In this video, you will learn about ISO and how to use your camera to get a really good understanding of how ISO works. i.e., using Program Auto mode.
If you are just getting started with photography, and not going to school for it (which is totally okay), then you don't want to miss this. Watching video tutorials and then trying it for yourself is the best way to learn when you have nowhere else to turn. In this video, you will learn about aperture and how to use your camera to get a really good understanding of how aperture works. i.e., using Aperture Priority mode.
In this video, you will learn about shutter speeds and how to use your camera to get a really good understanding of how shutter speeds works. i.e., using Shutter Priority mode.
As photography business owners it's our obligation to protect ourselves with liability insurance. And at the same time, from data loss. That's why I recommend having a simple backup workflow.…
If you've been a reader of this blog for a long time then you know that we like to share all types of content around photography. Many times we touch…
When traveling for photography we all have accessories we prefer having with us. In this video, you will see a couple of those items. https://www.youtube.com/watch?v=IYDSn7Mg8WU What are you preferred accessories…
In this video, you will learn how to use a tripod the right way. Because the last thing you want is your camera hitting the floor. https://www.youtube.com/watch?v=qI7hAU1roaE
Being pregnant is an important and emotional time in any women’s life, and an event that doesn’t happen very often. That is why many pregnant women are looking for ways…
Jack Neubart discovers several options for networking at home
NAS stands for network-attached storage. It essentially describes network storage options for the home and office. There’s a lot of technical gobbledygook attached to this storage option, but suffice to say that you can use it to share data among computers, use the network drive as a media hub to stream movies and tunes, share printers (via onboard USB ports), and possibly use these drives for data backups as well. Those USB ports can also be used to attach other compatible devices, such as flash drives and even hard drives (for data transfer or backup to the attached hard drive, as applicable). However, be aware that the connected drive may need to be reformatted for this purpose, which means all data will be wiped out.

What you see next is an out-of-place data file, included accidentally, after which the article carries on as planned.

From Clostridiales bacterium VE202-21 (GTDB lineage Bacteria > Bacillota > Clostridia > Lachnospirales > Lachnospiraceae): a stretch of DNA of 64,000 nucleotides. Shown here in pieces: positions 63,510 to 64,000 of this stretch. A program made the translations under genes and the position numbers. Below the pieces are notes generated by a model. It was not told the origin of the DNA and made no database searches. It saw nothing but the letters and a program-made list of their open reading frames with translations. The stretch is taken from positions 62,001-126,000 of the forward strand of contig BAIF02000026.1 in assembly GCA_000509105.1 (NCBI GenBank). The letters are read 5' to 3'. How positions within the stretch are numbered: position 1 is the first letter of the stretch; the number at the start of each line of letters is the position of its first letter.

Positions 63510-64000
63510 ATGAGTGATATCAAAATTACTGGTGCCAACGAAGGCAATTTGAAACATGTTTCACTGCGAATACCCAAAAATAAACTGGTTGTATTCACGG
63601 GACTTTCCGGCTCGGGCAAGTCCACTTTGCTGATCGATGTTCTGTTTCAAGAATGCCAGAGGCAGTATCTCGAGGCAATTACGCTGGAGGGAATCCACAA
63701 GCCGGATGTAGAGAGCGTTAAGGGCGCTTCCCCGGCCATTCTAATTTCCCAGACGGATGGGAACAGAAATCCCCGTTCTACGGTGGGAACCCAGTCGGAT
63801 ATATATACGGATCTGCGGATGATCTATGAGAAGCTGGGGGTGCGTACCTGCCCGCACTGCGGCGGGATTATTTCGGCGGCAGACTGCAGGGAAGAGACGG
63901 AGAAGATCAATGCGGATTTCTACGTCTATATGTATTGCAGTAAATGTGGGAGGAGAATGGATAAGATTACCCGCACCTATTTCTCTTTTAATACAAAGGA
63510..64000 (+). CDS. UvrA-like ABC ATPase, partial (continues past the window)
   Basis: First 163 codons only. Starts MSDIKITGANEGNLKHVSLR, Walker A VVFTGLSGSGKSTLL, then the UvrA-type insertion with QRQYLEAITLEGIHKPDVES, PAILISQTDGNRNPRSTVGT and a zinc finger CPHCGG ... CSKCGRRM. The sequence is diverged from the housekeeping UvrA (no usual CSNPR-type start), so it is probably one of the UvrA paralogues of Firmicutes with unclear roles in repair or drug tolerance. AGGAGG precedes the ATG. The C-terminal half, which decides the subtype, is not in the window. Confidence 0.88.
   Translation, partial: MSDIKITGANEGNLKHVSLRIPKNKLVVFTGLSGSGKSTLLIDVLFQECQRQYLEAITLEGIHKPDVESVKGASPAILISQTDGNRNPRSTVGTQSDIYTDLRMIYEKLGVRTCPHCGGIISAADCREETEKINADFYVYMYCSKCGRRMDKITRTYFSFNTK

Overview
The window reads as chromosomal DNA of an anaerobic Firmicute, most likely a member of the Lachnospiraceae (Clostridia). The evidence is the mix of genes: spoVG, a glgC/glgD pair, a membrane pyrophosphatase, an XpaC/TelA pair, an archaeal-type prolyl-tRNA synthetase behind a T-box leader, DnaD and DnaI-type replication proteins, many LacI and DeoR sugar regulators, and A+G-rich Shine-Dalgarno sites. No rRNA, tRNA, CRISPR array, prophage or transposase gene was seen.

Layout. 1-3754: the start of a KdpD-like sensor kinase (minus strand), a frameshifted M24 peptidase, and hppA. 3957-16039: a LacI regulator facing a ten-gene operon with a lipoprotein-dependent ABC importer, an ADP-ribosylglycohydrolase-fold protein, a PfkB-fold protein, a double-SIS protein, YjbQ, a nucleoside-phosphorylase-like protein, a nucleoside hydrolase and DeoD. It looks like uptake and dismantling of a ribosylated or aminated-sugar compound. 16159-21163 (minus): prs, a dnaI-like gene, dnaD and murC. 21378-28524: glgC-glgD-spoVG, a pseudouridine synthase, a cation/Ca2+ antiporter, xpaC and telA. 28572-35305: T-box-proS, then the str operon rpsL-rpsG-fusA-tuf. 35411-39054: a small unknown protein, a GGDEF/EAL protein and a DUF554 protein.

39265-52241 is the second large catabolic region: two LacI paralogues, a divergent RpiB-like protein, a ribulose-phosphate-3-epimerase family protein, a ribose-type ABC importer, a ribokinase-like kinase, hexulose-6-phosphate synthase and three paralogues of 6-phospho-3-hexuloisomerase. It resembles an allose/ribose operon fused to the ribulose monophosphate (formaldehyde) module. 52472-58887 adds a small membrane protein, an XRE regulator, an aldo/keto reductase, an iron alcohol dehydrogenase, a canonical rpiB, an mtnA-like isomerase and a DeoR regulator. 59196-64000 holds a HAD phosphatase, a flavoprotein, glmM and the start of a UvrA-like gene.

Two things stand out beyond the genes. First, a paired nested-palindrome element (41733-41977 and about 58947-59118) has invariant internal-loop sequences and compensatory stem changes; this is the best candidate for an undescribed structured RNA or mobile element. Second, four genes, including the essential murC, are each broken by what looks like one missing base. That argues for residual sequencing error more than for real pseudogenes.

Network drives look more or less like typical external hard drives, with one exception: They do not connect to your host computer but instead, via Ethernet cable, connect to your wireless network. Any computer on your network can read from and write to these drives once you’ve logged on from that computer. The drive comes pre-configured with specific “shares”—one of which is your “private” or “admin” share.
A share is a shared folder, but that doesn’t mean everyone gets to share it. It could just be shared among computers in your local area network (LAN), specifically your home network. You can password-protect shares and grant limited access, all by setting up user accounts and groups. And you can add to these at any time and adjust other settings using a Web-based administration tool. When you turn the drive on, it may take a few minutes for all the protocols to fall into place. Much of it runs on autopilot. Initially you’ll need to set up a user name and password for login (don’t lose these, or you may have to reset the entire system, which may also erase all data). That’s it in a nutshell. (more…)
Last week I shot an engagement session that started earlier in the day than I prefer. Most photographers will try to shoot during the “golden hour” just before sunset because you generally get the best light then and maybe a great sunset to work with. For this session, we started about three hours before sunset with no clouds in sight. Fighting the sun can be a challenge sometimes but it also offers some great opportunities for unique shots.
For this shot I used a 70-200mm zoom and a Canon 580EX on a tripod with a shoot-thru umbrella. The first thing I did was set up the camera for the husband in the back. Right away you have to figure that you’ll be shooting at the highest flash sync-speed possible all day, which for the Canon is 250/th of a sec. So, that’s my starting point. Then I bring the exposure up until I am getting a decent exposure of the husband (in this case, f4).
Now, he’s a little blown out, I know, but that’s what I wanted. I wanted the wife to be perfect and him to be a little sun-blasted. Once I had the exposure dialed in for the husband I set my flash power to match. On a bright day, the flash will be at full power most of the time. I fine tune the settings by moving the light closer or farther from the subject. Notice that both husband and bride are being lit from the same side? That’s the benefit of off-camera flash. It looks like they are both standing in the sun when in fact she is in shade and the flash is filling in for sunlight.